If you are a fan of the zombie horror genre and like your stories with a bit of an edge and on the mysterious side, I think you will find listening to “The Death Doll” worth your time and credit. The book in many ways is similar to others I have listened too in the zombie category, yet the author weaves in some new and different concepts making the book feel fresh and different. This book reminded me of another we have reviewed titled “The Last Zombie Ocean” by Michael John Grist. It appears that this work is Brian P. White’s premiere release on Audible; at the time of this review. Let me say up front, based on his author’s page details, he should not have had time to write a book with all his family duties. Brian, thank you for your service to our country here in the United States by serving in the Army. The audiobook edition is narrated by Becci Martin who appears to be a newer narrator to Audible with only three books listed under her name. Even with a less mature combination of author and narrator, the book resonated with me and I found myself at polar extremes on the emotion scale. There was plenty of surprise, horror, friendship, and even romance all wrapped up in this title.
As with most books in this category, here was are also introduced to your stereotypical characters that fit well into the four classes of brains, brawn, beauty and bad guys. These should not be a surprise to people who frequent the horror or zombie genre. However, this story does add a few twists making the usual band of people come together when it is needed. The book’s characters must come face-to-face with many social issues we experience daily. There are problems with racism, sexism, and alienation because of one’s differences. This band of misfits needs to come together and ignore their differences to fight a bigger issue and ultimately survive. I liked that the author included both some light romance and the importance of friendships no matter one’s circumstances. We are also shown that decisions have consequences that not only affect the individual, but the group as well.
Along with bits of humor such as seeing zombies chase pigs to generate electricity, the author also adds some emotional turns that keep the listener wondering what will happen. We are given a number of action scenes as well as seeing the growth of this band of people as they banter between one another. Is there a traitor in their mists? This is part of the mystery the listener needs to uncover. Although I’m not a seasoned zombie aficionado, I liked some of the different zombie lore the author used to educate us on the subject.
What would I have changed? I felt the character development was overall well done and most of the characters felt dimensional. I would have liked to have had more detailed scenes or locations as the author mainly focused in on the immediate surroundings. I wanted to know more about the place they were living in, more about how things got the way they did, etc. A bit more color and background would have gone a longer way to make the book even better. Secondly, the book had more of a young adult feel to its writing style. Like with the scenes, I wanted a bit more depth and complexity to the writing structure. Knowing this was the author’s premiere Audible work, I look forward to future works as he continues to improve upon his writing skill.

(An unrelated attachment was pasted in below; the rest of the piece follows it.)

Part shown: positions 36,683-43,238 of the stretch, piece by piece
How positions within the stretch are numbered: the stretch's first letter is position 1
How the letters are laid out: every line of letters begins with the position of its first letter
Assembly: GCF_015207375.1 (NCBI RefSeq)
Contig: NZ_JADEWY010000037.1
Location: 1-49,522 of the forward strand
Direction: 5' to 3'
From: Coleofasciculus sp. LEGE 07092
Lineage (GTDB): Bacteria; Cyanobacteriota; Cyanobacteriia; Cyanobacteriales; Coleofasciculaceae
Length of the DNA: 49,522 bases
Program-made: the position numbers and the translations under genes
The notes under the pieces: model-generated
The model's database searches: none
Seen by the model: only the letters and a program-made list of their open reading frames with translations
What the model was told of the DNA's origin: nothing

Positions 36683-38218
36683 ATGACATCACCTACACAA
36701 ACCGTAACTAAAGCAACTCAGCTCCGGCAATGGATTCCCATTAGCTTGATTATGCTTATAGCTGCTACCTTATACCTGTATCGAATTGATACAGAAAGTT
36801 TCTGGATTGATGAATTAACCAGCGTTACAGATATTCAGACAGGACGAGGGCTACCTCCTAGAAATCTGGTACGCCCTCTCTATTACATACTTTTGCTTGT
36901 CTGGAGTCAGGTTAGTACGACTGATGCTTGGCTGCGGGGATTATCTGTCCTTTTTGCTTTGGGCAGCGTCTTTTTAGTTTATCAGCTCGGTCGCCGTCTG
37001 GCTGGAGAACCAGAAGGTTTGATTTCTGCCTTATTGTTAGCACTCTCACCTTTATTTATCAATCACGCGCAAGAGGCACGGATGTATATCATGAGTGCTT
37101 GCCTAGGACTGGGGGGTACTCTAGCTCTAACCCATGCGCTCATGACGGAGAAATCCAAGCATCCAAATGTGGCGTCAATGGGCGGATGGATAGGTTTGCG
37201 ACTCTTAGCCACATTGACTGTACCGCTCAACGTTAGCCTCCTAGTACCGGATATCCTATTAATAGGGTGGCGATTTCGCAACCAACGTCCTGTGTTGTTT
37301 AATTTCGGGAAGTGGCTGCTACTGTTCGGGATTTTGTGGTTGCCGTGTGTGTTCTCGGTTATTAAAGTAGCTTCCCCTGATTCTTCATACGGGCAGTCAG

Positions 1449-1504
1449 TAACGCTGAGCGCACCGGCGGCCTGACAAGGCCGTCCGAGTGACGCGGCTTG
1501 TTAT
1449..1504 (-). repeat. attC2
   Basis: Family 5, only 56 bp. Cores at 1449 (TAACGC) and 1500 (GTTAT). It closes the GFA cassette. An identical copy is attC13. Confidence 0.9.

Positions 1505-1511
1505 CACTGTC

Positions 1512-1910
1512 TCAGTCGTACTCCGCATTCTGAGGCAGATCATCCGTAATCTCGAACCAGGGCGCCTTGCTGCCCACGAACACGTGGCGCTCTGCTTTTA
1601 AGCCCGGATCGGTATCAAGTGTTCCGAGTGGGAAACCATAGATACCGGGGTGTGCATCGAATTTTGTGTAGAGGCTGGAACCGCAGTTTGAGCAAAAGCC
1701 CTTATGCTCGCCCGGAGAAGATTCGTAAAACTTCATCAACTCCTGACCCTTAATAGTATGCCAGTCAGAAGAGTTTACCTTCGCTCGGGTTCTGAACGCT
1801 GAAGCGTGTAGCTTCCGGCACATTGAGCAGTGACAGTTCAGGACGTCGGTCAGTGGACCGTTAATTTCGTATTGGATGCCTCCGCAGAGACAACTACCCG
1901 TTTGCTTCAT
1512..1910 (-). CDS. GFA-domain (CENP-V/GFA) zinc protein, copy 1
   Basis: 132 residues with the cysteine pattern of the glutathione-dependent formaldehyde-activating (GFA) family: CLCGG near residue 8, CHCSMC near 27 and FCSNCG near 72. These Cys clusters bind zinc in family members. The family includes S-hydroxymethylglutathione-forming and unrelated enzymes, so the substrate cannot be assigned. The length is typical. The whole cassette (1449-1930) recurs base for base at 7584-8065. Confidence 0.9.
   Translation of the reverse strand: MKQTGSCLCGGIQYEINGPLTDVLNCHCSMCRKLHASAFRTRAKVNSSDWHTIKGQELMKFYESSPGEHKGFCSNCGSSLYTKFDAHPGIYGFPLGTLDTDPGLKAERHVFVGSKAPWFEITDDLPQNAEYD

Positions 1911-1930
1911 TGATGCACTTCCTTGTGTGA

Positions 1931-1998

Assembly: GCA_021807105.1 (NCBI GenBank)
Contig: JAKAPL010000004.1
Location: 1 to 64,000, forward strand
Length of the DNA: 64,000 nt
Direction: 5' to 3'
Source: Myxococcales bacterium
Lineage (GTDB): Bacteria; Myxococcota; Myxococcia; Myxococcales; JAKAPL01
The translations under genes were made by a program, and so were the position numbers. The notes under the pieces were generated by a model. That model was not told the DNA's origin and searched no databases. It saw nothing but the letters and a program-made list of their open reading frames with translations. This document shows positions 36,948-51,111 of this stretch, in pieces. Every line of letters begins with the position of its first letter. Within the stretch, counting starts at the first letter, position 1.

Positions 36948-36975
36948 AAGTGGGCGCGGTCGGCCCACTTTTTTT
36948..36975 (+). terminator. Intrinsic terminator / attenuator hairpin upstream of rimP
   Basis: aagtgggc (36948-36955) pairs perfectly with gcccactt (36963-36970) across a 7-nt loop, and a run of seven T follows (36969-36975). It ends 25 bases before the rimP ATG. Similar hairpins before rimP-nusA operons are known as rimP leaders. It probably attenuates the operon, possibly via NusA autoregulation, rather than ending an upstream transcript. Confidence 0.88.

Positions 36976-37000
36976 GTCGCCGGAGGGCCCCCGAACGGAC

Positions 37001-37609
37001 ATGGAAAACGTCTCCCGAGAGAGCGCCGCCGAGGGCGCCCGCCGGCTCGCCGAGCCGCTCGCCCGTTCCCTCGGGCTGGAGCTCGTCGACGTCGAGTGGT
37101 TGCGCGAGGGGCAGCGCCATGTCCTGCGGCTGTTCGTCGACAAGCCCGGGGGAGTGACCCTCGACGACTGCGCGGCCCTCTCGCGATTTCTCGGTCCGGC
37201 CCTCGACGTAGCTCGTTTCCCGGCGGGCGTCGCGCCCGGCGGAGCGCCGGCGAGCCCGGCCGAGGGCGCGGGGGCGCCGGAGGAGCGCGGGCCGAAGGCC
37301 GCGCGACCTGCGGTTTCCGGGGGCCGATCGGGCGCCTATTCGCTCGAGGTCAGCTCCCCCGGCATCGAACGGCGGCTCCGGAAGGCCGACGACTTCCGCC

Let me turn my attention to the book’s audio narration. I was not sure what to expect knowing that Becci Martin was a newcomer to Audible’s audiobook narration scene. While listening to the book, I felt the narrator was performed by a seasoned veteran rather than a person relatively new to narration. Her reading pace was consistent, I do not recall any issue around audio artifacts (swallows, page turns, background noise, etc.) while listening and volume level were maintained. I felt her voicing of the numerous characters was dependable and the accents did not bleed over to other characters (no zombie pun intended). If I had one suggestion relating to the book’s audio narration, I would say that her performance was more a literal reading of the text with little expression or emotion given to the words themselves. Narration can often enhance the story, and although it was not monotone, I would have like to have heard more expression in the narration.
For parents and younger readers, be aware this book contains a fair amount of vulgar language. In addition, there is quite a bit of mature and sexual topics covered both during general interactions and during periods of joking. I can say for a zombie book, there was less graphic violence than I would have suspected, yet there is some that may not be appropriate for less mature listeners. I would also say that the book contained a few anti-religious statements along with some poor theology, yet this is not the place one should be learning theology from in the first place.
In summary, the book was well thought out and its characters felt real to the story. The narration was good, but I would have liked the book to have been read with a bit more feeling or emotion, but this is a preference of the reviewer. There are many social areas the book addresses and it portrays the importance of friendship in times of hardship. If you can get past some of mature topics and language, there is a decent and enjoyable story to listen too. I’m sure we will see more released by this author.